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Curr Biol. 2013 Sep 23;23(18):1719-25. doi: 10.1016/j.cub.2013.07.014. Epub 2013 Aug 29.

A noradrenergic mechanism functions to couple motor behavior with arousal state.

Author information

1
Department of Cell and Systems Biology, University of Toronto, Toronto, Ontario, M5S 3G5, Canada.

Abstract

BACKGROUND:

Appropriate levels of skeletal muscle tone are needed to support routine motor behaviors. But, the brain mechanisms that function to couple muscle tone with waking behaviors are unknown. We addressed this question by studying mice with cataplexy--a condition caused by a decoupling of motor and arousal behaviors. Cataplexy is characterized by involuntary loss of muscle tone during wakefulness, which results in postural collapse during otherwise normal consciousness. Cataplexy is caused by loss of hypocretin (orexin) cells, but it is unknown how this loss triggers motor inactivity during cataplexy. Here, we used hypocretin knockout mice to identify the neurochemical cause of cataplexy and to determine the biochemical mechanisms that normally function to couple arousal and motor systems.

RESULTS:

Using genetic, behavioral, electrophysiological, and pharmacological approaches, we show that the noradrenergic system acts to synchronize motor and arousal systems. Specifically, we show that an excitatory noradrenergic drive maintains postural muscle tone during wakefulness by activating α1 receptors on skeletal motoneurons. Loss of this normal excitatory drive triggers motor inactivity during cataplexy by reducing motoneuron excitation. However, loss of this drive does not affect arousal since mice remain awake during cataplexy, suggesting the noradrenergic system is not required for maintaining wakefulness. Artificial restoration of noradrenergic drive to motoneurons prevents motor inactivity and rescues cataplexy.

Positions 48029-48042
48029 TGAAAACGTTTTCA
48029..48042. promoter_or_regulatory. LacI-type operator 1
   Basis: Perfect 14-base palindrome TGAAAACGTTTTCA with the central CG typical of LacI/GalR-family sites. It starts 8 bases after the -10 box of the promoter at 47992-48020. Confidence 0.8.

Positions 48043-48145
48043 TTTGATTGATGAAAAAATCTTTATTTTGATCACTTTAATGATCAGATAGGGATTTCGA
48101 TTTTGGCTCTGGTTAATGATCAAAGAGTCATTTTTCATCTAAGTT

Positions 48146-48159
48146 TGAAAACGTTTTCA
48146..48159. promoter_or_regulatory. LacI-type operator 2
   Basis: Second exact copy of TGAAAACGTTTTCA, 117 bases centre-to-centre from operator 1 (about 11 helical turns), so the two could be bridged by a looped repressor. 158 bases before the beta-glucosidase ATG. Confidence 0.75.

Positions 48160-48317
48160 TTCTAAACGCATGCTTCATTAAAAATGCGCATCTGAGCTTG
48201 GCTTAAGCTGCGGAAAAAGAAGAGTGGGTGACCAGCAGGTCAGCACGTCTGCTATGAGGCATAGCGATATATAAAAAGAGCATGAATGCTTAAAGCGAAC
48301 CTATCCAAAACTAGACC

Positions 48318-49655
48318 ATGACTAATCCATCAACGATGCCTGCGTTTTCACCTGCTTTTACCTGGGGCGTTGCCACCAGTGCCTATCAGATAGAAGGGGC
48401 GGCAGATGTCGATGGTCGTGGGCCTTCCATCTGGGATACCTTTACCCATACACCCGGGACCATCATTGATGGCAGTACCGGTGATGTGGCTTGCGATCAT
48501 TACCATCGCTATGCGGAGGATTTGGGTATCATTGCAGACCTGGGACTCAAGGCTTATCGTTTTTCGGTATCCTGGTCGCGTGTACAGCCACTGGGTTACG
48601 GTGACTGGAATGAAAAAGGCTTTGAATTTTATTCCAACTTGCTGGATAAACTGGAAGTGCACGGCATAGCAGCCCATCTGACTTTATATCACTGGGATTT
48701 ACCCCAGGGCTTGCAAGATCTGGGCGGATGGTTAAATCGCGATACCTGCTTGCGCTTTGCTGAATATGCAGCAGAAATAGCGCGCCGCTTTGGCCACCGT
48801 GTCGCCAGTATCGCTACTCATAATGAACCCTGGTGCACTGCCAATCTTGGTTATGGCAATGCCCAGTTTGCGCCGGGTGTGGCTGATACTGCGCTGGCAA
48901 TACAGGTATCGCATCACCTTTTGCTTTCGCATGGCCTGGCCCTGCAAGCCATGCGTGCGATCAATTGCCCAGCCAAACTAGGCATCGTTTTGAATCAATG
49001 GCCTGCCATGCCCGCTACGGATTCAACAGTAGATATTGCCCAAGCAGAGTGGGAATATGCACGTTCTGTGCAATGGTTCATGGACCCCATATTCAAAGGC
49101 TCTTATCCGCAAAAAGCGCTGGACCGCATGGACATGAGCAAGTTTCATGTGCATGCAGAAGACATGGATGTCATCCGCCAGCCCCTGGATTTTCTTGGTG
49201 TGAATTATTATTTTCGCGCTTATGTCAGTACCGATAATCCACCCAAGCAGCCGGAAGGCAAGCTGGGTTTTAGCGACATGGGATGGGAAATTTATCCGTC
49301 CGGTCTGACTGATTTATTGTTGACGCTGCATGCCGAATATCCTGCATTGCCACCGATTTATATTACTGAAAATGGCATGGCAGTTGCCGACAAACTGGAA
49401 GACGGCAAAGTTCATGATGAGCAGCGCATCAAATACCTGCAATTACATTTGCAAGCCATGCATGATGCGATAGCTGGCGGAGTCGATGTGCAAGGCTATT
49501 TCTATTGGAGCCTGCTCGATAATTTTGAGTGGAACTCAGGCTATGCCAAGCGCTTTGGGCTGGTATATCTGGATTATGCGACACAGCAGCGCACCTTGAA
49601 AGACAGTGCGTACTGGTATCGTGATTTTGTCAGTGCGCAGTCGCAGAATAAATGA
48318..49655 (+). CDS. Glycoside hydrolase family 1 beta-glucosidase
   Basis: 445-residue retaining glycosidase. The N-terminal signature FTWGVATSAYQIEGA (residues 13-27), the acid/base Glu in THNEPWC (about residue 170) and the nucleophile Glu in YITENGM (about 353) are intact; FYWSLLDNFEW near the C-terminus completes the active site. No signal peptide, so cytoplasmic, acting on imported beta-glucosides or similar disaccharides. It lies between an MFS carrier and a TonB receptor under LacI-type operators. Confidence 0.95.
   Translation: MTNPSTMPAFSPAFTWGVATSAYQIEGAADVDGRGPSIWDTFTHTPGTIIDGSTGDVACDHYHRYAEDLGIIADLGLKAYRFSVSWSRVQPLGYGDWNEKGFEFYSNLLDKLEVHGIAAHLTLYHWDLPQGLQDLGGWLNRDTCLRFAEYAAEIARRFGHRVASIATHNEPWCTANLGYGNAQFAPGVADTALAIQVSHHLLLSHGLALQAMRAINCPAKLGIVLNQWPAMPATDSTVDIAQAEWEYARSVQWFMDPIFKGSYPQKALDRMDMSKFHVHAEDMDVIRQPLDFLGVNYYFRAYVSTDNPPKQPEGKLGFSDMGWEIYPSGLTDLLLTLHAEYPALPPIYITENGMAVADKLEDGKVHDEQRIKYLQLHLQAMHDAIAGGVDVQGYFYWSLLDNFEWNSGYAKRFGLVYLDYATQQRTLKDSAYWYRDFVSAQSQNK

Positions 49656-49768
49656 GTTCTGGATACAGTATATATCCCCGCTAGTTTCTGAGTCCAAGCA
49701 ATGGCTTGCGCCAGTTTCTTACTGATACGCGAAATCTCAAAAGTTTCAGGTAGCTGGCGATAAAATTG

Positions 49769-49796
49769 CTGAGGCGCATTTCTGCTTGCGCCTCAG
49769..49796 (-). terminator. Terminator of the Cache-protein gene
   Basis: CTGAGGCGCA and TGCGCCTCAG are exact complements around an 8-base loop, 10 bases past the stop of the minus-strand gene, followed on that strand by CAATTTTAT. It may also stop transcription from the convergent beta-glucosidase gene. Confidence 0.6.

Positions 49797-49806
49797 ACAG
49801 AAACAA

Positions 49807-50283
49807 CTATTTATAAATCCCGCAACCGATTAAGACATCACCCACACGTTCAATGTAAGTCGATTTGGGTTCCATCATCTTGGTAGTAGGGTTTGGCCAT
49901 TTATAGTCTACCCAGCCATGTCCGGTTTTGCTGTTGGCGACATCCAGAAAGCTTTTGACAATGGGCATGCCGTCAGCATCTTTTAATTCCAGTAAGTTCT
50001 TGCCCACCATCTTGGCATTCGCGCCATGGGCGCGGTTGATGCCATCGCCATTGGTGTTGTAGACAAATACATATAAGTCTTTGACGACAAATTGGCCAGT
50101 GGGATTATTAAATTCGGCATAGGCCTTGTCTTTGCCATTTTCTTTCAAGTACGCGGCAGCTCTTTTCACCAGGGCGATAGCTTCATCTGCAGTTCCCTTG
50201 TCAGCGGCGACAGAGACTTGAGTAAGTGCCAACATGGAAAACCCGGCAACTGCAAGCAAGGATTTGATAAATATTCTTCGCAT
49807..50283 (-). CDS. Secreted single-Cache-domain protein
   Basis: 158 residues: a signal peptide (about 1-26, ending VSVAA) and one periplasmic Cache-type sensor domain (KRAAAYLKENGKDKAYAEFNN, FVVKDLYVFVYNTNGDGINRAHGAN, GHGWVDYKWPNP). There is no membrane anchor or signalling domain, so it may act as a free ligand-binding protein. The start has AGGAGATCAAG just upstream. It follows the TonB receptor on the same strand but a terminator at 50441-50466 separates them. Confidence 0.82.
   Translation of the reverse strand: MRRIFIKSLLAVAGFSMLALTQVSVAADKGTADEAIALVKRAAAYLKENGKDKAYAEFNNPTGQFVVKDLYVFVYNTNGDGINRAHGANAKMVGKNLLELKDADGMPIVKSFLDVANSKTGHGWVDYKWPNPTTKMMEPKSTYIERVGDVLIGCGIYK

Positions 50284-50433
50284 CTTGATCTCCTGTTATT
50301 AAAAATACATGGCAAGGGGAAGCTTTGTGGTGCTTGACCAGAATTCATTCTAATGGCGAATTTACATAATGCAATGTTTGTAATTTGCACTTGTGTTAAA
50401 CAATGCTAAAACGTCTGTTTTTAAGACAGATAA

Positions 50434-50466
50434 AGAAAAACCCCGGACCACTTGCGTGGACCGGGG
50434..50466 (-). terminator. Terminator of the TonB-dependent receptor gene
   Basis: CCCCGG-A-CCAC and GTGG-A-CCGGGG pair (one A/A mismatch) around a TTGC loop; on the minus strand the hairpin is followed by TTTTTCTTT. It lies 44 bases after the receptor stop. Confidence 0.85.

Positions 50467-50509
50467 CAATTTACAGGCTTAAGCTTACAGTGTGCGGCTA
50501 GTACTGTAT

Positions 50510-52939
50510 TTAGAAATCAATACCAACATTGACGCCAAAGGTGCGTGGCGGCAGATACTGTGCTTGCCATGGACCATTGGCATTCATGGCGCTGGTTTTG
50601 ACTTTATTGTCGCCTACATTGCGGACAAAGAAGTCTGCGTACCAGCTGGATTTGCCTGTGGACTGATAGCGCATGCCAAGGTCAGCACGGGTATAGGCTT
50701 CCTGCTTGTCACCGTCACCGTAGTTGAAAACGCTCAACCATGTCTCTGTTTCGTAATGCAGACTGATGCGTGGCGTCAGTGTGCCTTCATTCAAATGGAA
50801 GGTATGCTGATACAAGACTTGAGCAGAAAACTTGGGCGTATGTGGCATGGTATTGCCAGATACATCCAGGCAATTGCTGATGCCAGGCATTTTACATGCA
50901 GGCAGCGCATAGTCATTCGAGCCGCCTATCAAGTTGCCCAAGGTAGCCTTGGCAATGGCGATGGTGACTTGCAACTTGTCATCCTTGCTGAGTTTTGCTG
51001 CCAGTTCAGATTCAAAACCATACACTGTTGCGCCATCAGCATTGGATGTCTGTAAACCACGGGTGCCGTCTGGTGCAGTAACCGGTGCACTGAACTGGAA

CONCLUSIONS:

We conclude that hypocretin deficiency causes cataplexy by short-circuiting the noradrenergic drive to skeletal motoneurons. We suggest that the noradrenergic system functions to couple the brain systems that control postural muscle tone and behavioral arousal state.

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PMID:
23993842
DOI:
10.1016/j.cub.2013.07.014
[Indexed for MEDLINE]
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